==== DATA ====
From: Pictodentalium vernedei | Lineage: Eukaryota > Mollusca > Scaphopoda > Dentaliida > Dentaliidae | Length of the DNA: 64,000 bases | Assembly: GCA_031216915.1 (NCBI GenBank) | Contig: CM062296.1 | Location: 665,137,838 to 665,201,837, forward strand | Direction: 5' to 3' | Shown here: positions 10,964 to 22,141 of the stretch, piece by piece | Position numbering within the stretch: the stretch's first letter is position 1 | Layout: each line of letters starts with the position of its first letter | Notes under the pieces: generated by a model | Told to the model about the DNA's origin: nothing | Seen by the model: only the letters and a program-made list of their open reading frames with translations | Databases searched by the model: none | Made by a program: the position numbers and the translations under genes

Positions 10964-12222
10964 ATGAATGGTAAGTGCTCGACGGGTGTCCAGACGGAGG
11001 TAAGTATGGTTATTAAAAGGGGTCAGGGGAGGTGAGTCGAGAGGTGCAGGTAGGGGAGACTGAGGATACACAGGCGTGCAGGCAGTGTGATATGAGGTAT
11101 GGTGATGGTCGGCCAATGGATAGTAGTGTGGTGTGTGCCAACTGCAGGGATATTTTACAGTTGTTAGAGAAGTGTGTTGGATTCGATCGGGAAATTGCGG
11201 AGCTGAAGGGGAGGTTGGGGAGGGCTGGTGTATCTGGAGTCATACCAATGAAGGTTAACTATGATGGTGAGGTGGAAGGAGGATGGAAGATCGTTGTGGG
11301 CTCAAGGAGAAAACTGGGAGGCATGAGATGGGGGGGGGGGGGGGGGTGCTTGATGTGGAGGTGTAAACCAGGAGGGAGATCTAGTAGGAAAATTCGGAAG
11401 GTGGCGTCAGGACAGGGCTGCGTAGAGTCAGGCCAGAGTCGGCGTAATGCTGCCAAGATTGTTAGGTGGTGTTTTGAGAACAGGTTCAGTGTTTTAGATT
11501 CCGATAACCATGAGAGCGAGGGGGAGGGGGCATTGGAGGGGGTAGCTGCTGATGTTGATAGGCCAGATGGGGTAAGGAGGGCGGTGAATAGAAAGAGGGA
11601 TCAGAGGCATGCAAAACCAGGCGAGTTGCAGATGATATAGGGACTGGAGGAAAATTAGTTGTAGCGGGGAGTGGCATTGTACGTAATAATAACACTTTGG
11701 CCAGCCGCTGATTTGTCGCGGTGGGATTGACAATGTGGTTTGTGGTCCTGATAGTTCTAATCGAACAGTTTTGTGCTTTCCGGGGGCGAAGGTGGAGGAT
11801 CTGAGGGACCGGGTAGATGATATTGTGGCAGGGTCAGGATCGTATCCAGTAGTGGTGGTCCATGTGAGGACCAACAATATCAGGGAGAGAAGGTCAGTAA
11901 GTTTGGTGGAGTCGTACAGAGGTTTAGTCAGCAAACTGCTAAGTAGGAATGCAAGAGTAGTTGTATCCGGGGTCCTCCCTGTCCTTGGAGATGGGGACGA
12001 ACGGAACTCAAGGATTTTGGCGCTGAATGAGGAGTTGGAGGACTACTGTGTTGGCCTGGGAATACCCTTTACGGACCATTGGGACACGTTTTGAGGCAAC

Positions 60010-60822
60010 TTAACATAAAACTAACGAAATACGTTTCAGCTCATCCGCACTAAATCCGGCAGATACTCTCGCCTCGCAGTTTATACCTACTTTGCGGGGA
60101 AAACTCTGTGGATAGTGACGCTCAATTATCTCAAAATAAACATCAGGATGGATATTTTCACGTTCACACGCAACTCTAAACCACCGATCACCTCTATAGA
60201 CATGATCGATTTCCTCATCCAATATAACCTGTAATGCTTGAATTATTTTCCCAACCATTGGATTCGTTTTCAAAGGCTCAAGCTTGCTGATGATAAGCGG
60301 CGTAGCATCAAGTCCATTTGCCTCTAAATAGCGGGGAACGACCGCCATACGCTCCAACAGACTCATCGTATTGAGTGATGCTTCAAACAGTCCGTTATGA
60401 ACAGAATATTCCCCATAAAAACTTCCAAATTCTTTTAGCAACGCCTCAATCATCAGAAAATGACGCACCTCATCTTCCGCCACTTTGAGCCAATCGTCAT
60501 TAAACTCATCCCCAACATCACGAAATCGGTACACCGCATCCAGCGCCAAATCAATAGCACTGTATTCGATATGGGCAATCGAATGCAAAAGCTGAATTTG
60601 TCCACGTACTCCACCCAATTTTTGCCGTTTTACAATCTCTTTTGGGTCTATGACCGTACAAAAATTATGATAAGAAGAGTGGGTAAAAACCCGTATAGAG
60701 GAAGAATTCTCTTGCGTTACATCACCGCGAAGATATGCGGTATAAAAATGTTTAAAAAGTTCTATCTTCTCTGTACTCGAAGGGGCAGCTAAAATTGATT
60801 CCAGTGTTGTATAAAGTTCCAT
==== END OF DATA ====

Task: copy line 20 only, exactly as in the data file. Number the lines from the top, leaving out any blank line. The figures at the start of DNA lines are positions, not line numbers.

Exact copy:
60401 ACAGAATATTCCCCATAAAAACTTCCAAATTCTTTTAGCAACGCCTCAATCATCAGAAAATGACGCACCTCATCTTCCGCCACTTTGAGCCAATCGTCAT